Another cause of the war was the mad race for armaments between
the powers. This race for armaments started soon after the FrancoPrussian war. As a result the armaments of all the great powers began to
grow year after year. The armaments were meant for defence and
preservation of peace but they created fear, suspicion and hatred among
the various nations. This race for armaments was bound to end only in a
war. Another impact of this race was that the military staff in almost all
the countries came to yield more powers, which was not conducive to
peace.
1.3.3 Narrow Nationalism
Narrow nationalism or competitive patriotism was another cause of
the war. It was this intense and narrow nationalism in Siberia which led
to the murder of Archduke Francis Ferdinand of Austria- Hungary. The
relation between Russia on one hand and Germany and Austro- Hungary
on the other became extremely strained in 1908, when Austria annexed
Bosnia and Herzegovina. The incident gave setback to the Serbs for a
greater Serbia. Russia as an ally of Serbia violently got excited over this
incident because it weakened Russias own position in the Balkans. The
peace treaty of Berlin was flouted in spite of opposition from Britain,
France and Russia. The bitterness between Austria and Serbia over the
issue of Bosnia and Herzegovina ultimately led to the First World War.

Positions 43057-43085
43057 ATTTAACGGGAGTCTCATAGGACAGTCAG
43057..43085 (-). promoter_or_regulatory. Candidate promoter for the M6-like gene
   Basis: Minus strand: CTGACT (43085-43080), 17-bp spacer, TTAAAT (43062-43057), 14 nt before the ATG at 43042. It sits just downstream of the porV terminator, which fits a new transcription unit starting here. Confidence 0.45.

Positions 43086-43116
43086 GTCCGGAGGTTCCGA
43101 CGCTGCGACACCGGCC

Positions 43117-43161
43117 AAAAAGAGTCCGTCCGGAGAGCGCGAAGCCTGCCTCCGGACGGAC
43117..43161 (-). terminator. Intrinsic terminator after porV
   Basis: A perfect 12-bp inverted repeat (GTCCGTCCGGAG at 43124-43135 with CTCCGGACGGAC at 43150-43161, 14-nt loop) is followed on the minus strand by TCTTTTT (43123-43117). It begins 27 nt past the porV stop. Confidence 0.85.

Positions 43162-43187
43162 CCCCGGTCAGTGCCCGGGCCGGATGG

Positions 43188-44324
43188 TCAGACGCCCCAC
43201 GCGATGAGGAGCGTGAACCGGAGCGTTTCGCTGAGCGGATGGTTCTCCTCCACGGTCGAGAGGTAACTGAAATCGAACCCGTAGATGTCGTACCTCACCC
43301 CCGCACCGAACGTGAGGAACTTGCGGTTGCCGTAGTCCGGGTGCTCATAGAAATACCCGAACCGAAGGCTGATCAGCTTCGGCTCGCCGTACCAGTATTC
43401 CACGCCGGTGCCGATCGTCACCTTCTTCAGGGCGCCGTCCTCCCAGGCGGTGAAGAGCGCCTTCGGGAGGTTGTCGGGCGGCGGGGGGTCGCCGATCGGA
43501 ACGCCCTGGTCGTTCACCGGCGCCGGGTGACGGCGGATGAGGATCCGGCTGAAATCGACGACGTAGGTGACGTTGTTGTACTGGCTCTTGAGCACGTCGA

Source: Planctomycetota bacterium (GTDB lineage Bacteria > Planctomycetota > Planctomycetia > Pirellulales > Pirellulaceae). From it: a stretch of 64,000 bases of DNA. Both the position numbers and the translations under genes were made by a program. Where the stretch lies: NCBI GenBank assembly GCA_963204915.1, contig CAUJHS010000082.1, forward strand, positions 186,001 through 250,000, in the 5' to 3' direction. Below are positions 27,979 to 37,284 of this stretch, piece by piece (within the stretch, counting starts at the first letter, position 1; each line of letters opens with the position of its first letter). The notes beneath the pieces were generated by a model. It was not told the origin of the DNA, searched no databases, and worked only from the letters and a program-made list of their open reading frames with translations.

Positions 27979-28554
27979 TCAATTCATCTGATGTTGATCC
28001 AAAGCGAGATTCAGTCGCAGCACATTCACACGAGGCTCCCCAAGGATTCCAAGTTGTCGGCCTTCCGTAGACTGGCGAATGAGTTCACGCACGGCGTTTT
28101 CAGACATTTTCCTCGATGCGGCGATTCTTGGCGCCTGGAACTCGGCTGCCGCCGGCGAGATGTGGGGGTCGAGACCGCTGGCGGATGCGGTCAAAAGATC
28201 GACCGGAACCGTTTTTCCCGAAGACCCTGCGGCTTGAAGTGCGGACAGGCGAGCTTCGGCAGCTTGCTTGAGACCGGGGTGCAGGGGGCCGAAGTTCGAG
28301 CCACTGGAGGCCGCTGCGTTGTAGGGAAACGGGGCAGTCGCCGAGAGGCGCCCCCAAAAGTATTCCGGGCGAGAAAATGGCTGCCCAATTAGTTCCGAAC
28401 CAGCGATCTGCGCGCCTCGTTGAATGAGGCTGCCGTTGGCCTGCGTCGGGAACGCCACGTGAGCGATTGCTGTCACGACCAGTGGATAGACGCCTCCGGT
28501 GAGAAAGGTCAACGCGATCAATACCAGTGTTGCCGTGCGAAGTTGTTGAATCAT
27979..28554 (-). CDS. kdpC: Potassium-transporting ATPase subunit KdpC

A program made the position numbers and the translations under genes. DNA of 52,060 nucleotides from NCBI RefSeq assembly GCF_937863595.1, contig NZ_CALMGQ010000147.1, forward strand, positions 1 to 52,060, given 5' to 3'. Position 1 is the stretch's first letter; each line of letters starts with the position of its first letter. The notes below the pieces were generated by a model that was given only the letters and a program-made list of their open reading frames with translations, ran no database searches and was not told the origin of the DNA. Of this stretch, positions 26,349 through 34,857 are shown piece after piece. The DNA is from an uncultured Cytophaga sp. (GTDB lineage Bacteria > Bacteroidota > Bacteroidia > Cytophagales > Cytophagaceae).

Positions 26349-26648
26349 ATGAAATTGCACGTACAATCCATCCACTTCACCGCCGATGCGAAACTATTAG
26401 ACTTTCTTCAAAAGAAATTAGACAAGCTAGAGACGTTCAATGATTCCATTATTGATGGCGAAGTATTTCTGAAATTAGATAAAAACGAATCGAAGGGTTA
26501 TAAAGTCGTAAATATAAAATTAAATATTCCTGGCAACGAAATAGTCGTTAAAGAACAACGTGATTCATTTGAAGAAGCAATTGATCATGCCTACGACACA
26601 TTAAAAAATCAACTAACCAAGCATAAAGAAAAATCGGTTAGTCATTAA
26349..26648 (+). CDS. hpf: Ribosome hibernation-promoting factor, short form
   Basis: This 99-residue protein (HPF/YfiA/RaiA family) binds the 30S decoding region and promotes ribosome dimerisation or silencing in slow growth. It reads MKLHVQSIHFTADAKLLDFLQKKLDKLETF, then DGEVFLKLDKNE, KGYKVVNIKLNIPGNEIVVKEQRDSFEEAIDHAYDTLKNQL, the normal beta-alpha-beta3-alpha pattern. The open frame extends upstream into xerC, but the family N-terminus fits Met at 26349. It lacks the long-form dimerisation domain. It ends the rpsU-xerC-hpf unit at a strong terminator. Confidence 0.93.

Moreover, Palmerstone in England, Napoleon I and Napoleon III in
France, Bismarck in Germany and Mazzini and Cavour in Italy had
infused the freshet of nationalism into the anaemic minds of people to
such an extent that the nationalism that the subsequent people tasted,
never collapsed despite the cross currents of history and rather supplied
fuel to the wild pyre of the world war.
1.3.4 Aggressive Imperialism
One of the potent factors which added tension and led to the World
War I was aggressive imperialism. Due to rapid industrialisation in most
of the western European countries, there was an unhealthy competition
which began amongst the European powers to find colonies for their
products. By the end of 19th century England, France and Russia each
had built up huge colonial empire and Germany was left with the smallest
share of extra European possessions. Germany believed herself to be the
greatest nation in the world and was not willing to accept the subordinate
place which fortune had assigned to her in the imperial sphere. She was
keen to acquire a world empire worthy of her position. Consequently,

when Germany tried to capture the markets which were already in the